The story of a green roof

Reciprocal frame

A simple three stick frame

A reciprocal frame is a class of self-supporting structure made of three or more beams and which requires no center support to create roofs, bridges or similar structures.

Construction

A reciprocal roof is assembled by first installing a temporary central support that holds the first rafter at the correct height. The first rafter is fitted between the wall and the temporary central support and then further rafters are added, each resting on the last. The final rafter fits on top of the previous rafter and under the very first one. The rafters are then tied with wire before the temporary support is removed.[1] The failure of a single element may lead to the failure of the whole structure.

History

The reciprocal frame, also known as a Mandala roof,[2] has been used since the twelfth century in Chinese and Japanese architecture although little or no trace of these ancient methods remain. More recently they were used by Architects Kazuhiro Ishii (the Spinning House) and Yasufumi Kijima, and engineer Yoishi Kan (Kijima Stonemason Museum).[3]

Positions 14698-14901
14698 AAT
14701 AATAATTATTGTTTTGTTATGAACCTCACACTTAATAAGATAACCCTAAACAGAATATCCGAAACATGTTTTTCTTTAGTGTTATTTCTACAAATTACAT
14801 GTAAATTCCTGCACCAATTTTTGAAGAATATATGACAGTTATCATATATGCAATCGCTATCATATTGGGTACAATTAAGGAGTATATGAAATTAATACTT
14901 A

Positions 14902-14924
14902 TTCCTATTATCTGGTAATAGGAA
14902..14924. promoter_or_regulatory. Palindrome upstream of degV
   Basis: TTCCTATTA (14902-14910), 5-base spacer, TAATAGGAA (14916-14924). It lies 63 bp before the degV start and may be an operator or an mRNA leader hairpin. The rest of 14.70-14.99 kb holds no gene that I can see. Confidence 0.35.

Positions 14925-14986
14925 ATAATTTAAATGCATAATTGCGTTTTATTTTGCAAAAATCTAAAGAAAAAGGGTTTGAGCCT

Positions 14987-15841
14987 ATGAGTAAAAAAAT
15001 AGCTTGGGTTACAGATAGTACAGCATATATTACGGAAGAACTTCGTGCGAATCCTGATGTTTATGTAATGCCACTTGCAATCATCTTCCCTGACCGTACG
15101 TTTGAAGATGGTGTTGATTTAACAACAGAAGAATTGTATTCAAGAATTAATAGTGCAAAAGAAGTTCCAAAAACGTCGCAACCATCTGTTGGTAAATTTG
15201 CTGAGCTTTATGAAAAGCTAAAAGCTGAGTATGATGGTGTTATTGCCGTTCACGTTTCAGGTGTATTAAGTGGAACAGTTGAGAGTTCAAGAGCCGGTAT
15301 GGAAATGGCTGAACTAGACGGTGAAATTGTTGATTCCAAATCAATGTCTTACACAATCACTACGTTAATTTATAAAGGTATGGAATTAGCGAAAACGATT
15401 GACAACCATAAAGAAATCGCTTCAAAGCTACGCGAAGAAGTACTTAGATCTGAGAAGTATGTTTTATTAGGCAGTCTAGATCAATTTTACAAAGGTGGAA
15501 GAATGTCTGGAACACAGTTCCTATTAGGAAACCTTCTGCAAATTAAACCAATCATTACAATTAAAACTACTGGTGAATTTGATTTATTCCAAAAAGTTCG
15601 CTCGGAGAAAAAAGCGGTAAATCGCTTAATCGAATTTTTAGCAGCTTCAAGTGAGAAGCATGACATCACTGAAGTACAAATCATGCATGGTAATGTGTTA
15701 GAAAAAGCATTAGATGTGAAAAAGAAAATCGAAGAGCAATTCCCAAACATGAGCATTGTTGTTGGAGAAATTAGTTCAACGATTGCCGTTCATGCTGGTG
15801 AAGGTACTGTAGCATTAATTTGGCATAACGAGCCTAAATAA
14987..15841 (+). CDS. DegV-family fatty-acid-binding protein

Villard de Honnecourt produced sketches showing similar designs in the 13th century[4] and similar structures were also used in the chapter house of Lincoln Cathedral.[5] Josep Maria Jujol used this structure in both the Casa Bofarull and Casa Negre[6] The reciprocal roof was independently developed by Graham Brown in 1987 and is becoming a popular roof construction technique for the eco self-build community[7] and particularly for modern roundhouses.

The story of a green roof

This is the story of the healing area’s green roof in Tribodar.

Started about 6 months ago, it is a piece of architecture built by hand using materials from the land and from around the area.

The reciprocal structure is made with eucalyptus wood, collected from the eucalyptus monocultures (discussed in a previous post). After flattening the land, concrete and stone bases where made and placed for the wood pillars to sit on.

The roof built up is quite interesting. On top of the eucalyptus structure, bamboo canes are laid and fixed with nails on the beams.

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then cardboard is laid on top to create a smooth surface

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to protect the plastic sheets that are laid on top for waterproofing.

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On top of the plastic sheets, straw bale is placed

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and then distributed evenly.

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On top of the straw bale, there will be laid.. donkey poo!

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With 4 donkeys in the land, there is plenty of donkey manure produced in Tribodar and it provides an excellent finish layer for green roofs, allowing for grass to grow in the winter and providing good thermal insulation to the roof.

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